Expired News - WATCH: Dolphin stampede goes viral - The Weather Network
Your weather when it really mattersTM


Please choose your default site


Asia - Pacific



WATCH: Dolphin stampede goes viral

Cheryl Santa Maria
Digital Reporter

Friday, April 4, 2014, 8:03 PM -

A breath-taking video of a dolphin stampede has spread like wildfire across the internet, garnering more than 5 million views in a little over a month.

Captain Dave Anderson of Capt. Dave's Dolphin and Whale Safari in Dana Point used a drone to film a pod of thousands of common dolphins stampeding off Dana Point, California -- an area which is home to approximately 450,000 dolphins.

RELATED: Sick dolphin rescued in Florida

The film also features grey whales migrating off the coast of San Clemente, California, and an appearance of a baby humpback whale in Maui.

"This is the most beautiful and compelling five minute video I have ever put together," Captain Dave says on his YouTube page.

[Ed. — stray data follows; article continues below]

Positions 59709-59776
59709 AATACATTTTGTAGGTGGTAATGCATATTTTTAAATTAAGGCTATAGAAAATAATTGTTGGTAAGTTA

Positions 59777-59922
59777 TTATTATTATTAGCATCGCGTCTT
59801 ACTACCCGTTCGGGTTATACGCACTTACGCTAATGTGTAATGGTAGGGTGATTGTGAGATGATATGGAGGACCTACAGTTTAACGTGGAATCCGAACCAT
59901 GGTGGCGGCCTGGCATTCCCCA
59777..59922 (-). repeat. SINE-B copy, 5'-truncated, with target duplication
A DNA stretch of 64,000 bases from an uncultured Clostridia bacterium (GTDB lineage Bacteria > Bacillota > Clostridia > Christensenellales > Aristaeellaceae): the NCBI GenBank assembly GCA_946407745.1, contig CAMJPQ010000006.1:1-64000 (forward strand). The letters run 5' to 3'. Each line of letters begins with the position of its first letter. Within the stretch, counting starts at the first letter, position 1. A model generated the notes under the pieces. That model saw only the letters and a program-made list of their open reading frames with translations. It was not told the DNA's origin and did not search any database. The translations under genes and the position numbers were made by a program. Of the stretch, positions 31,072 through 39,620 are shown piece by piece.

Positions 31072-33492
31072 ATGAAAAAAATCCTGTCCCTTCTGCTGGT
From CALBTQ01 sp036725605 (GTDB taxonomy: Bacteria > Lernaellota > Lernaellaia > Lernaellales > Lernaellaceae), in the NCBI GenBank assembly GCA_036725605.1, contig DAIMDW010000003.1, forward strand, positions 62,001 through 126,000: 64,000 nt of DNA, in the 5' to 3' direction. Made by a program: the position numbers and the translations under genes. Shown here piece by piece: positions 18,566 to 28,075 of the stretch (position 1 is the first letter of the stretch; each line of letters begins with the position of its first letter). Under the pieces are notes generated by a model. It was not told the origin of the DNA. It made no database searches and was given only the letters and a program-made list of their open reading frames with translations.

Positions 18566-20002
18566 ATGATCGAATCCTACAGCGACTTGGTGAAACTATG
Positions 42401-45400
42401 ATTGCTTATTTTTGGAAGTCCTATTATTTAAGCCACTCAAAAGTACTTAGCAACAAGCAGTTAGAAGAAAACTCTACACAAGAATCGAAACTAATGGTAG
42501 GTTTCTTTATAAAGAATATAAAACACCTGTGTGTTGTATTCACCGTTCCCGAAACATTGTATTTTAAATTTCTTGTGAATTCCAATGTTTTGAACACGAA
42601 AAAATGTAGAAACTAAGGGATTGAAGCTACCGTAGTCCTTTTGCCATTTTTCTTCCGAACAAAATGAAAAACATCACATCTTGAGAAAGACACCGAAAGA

"I learned so much about these whales and dolphins from this drone footage that it feels like I have entered a new dimension! I have not been this excited about a new technology since we built our underwater viewing pods on our whale watching boat. Drones are going to change how we view the animal world."

According to the International Union for the Conservation of Nature, common dolphin populations are relatively stable.

But other dolphin species are facing significant threats.

The Araguaia river dolphin, for example, was officially announced as a species in January of this year.

"It was an unexpected discovery that shows just how incipient our knowledge is of the region's biodiversity,'' biologist Thomas Hrbek told The Associated Press in a telephone interview. "River dolphins are among the rarest and most endangered of all vertebrates, so discovering a new species is something that is very rare and exciting.''

But the recent discovery has been marred with tragedy.

A lack of conservation efforts, as well as agricultural and ranching activities in the species' native Brazil has put the Araguaia river dolphin at risk of extinction.

Researchers are racing against the clock in an attempt to save the beleaguered species.

ANIMALS ON THE BRINK: Help save orangutans

Live cam provides up close and personal look of a hummingbird nest
How many people? Five population maps
Endangered Species: Sea otters still recovering, 25 years after Exxon Valdez oil spill
UN Panel: Eight 'reasons for concern' about global warming
Default saved

Search Location


Sign In

Please sign in to use this feature.